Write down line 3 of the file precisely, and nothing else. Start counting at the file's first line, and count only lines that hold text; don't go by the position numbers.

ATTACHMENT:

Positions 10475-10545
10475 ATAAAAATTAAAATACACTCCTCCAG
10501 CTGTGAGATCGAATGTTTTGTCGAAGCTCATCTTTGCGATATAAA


10501 CTGTGAGATCGAATGTTTTGTCGAAGCTCATCTTTGCGATATAAA